And what a ride he had. And what a ride, he gave us. (Though sadly, after the film was made, Paradjanov suffered mercilessly with endless persecution, brutal terms in the Gulag and a premature death due to illness brought on by his suffering.)

"Shadows of Forgotten Ancestors" is a movie that raises the gooseflesh in the audience to new heights. Paradjanov never ceases to dazzle us with his virtuosity. When a falling tree comes crashing down on its intended victim, that camera is with the tree’s point of view as it watches the horror of said victim turn to pain and anguish as nature plunges down and crushes the man below. When an axe comes flying towards the face of someone, that axe practically smashes the camera lens in two and the screen – the eyes of the victim – turns to the colour of blood. As two lovers say farewell in the sun-dappled foliage of the Carpathians, their youthful faces become drenched with a sudden, magical rain-shower, which soothes their rising passion just as strongly as it hides their tears in raindrops. The movie is replete with images like these – not a shot, not a scene, not a frame goes by without some sort of cinematic invention. Sometimes contemporary audiences react with self-satisfied amusement to occasional flourishes in the film (as they are wont to do with almost everything that is not seemingly hip and now), but that’s only because the initial brilliance of Paradjanov to shoot something in a certain way has been so studied and copied that in its purest form, it seems like a cliché, when it is, in fact, the real thing.

"Shadows of Forgotten Ancestors" has been influential upon filmmakers outside of the Soviet Union (Dutch-Australian auteur Paul Cox cites it as the film that made him want to make films), but also, during the 60s and 70s, WITHIN the Soviet Union it briefly gave way to an explosion of poetic-styled cinematic storytelling – especially in Ukraine. Made in the Dovzhenko Studios (named after you-know-who, obviously), "Shadows of Forgotten Ancestors" inspired a brief, but exciting wave of poetic feature dramas including works by Illienko, Osyka and, interestingly enough, Ivan Mikholaichuk, the actor who stars as Ivan in "Shadows of Forgotten Ancestors". (As a footnote, Mikholaichuk was not only one of the big stars of Soviet cinema, but one of the few who actually spoke Ukrainian. He was extremely influential at the studio and a big supporter of national cinema in Soviet countries where the Russian communists launched aggressive campaigns of Russification.)

Finally, one of the great things about this picture is how Paradjanov lavishes time and attention on all the rituals that rule the lives of the Hutsul people in the Carpathians. Church-going, Christmas, spring thaw festivals, harvest festivals, weddings, funerals, courting and many other richly evocative moments in the lives of the characters not only present a magnificent historical and cultural portrait, but do so, by integrating the rituals and the pleasure of watching the rituals directly into the narrative. Again, Paradjanov finds ways to tantalize our senses, but never in an indulgent way – always remembering to stay in service to the story.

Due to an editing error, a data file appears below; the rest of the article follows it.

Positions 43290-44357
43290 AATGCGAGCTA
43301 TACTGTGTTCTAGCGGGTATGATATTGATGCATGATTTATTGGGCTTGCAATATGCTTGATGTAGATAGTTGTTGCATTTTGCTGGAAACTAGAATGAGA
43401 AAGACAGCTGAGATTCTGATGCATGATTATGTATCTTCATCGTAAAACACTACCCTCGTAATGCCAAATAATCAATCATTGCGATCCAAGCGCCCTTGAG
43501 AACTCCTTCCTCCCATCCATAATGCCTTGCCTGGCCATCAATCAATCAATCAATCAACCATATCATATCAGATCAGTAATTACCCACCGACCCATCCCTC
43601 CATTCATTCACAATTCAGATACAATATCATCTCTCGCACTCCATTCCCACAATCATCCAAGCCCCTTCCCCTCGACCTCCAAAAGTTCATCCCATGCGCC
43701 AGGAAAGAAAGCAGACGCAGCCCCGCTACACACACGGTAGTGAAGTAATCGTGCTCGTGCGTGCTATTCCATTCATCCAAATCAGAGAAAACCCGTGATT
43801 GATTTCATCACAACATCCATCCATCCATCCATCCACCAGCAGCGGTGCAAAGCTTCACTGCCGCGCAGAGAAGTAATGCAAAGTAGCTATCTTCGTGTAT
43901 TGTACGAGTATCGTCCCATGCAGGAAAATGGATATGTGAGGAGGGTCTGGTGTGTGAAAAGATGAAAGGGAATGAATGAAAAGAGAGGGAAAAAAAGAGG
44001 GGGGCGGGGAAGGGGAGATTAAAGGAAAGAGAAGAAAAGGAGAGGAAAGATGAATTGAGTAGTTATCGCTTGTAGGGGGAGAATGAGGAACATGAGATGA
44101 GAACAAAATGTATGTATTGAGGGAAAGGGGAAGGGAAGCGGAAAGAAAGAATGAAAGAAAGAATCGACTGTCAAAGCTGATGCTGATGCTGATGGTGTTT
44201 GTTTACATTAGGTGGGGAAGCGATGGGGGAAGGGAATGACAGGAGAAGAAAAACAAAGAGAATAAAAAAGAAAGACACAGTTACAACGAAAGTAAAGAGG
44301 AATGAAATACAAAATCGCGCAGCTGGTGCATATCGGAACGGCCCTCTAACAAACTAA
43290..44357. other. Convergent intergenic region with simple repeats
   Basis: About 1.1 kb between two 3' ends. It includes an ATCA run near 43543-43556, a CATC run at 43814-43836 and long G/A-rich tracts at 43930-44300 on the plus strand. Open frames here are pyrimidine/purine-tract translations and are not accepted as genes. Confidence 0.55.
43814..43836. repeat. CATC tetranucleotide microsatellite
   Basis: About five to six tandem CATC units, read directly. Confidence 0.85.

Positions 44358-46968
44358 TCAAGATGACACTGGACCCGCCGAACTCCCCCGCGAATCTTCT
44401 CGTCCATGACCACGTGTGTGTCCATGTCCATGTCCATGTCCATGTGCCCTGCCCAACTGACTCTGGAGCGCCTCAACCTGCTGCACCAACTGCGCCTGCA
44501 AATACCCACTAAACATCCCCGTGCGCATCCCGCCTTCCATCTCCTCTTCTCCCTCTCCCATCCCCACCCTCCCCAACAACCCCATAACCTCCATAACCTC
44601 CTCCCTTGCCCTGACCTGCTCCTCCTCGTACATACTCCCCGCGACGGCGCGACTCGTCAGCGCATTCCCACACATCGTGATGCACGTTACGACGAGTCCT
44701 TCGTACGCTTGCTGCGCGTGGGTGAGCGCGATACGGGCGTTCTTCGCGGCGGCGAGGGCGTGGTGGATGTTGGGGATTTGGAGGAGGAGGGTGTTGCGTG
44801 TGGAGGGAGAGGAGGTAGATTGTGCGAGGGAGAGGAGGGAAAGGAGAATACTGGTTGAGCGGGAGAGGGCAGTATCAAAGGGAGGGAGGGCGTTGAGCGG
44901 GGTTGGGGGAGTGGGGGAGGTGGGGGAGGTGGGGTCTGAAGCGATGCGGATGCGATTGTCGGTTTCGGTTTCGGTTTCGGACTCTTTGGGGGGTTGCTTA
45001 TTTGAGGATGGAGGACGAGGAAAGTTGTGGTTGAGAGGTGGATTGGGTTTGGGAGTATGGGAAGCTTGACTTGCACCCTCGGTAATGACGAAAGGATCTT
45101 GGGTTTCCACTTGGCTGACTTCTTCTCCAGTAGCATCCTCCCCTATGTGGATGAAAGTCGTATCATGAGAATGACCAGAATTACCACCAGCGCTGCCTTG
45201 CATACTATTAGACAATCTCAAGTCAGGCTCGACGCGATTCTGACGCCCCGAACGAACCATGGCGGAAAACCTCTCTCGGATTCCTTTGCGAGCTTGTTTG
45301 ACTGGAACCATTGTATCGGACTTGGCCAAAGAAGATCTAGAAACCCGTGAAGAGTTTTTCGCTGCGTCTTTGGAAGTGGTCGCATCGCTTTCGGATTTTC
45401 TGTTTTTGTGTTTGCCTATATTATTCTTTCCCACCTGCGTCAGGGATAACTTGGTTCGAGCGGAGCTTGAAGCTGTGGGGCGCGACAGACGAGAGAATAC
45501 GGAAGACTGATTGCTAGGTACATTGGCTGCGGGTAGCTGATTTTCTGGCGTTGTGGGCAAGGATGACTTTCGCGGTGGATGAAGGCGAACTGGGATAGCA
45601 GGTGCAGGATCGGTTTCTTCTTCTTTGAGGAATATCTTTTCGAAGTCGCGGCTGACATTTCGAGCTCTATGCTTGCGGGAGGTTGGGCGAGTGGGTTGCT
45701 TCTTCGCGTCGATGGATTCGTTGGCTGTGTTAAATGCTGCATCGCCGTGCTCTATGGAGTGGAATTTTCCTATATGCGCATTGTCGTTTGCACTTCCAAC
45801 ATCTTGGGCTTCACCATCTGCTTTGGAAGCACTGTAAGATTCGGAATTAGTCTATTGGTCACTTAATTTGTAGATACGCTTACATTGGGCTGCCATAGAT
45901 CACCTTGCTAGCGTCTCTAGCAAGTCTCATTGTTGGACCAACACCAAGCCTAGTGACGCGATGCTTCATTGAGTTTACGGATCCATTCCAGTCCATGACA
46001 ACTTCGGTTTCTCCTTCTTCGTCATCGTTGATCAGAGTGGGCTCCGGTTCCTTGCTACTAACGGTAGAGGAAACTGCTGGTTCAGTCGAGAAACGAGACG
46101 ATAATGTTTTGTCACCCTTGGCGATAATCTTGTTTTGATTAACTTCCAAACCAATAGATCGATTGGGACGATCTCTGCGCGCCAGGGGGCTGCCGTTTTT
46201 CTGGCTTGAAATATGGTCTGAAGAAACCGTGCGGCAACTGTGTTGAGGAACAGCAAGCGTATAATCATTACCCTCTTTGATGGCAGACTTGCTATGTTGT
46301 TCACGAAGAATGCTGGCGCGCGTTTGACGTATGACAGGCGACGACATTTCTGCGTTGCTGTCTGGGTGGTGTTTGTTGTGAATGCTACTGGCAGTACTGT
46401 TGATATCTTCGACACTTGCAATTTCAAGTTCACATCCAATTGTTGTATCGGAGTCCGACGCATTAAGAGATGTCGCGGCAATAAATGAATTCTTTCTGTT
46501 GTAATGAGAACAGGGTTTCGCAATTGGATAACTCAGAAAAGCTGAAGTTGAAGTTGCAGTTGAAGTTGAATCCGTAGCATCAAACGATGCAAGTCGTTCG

One ritual detailed in the film that is especially poignant and funny is a wedding scene that involves a husband and wife being joined in the eyes of God (and the Hutsul community) blindfolded and attached to a yoke. In the world of these characters, life is work, while marriage is a life-long attachment to drudgery, and where the only escape, the only happiness, the only spiritual fulfillment comes in death and the afterlife.

These shadows of forgotten ancestors that infuse the lives, not only of the film’s characters, but in many ways, all of us are detailed with the beauty, care and grace that only a great artist like Paradjanov can bring to such material. He’s made a picture that allows us to participate in the rituals and heartaches of life while at the same time being tantalized and entertained by it.

He’s also made a picture that allows us to experience almost first-hand, a sense of spirituality where we can soar, bird-like, perhaps even God-like with the camera – Paradjanov’s camera – that magnificent vantage point that makes us feel immortal.

Now that’s poetry!

1 comment :

José Erre said...

I'll sure take a look at this film. I've been following your blog for a while and it has allowed me to discover some fantastic movies. Would it be possible to make you gather those 40 or 50 fingers and publish your list of those gems "one can only count on the fingers of maybe four or five sets of hands"? Greetings from Venezuela... erre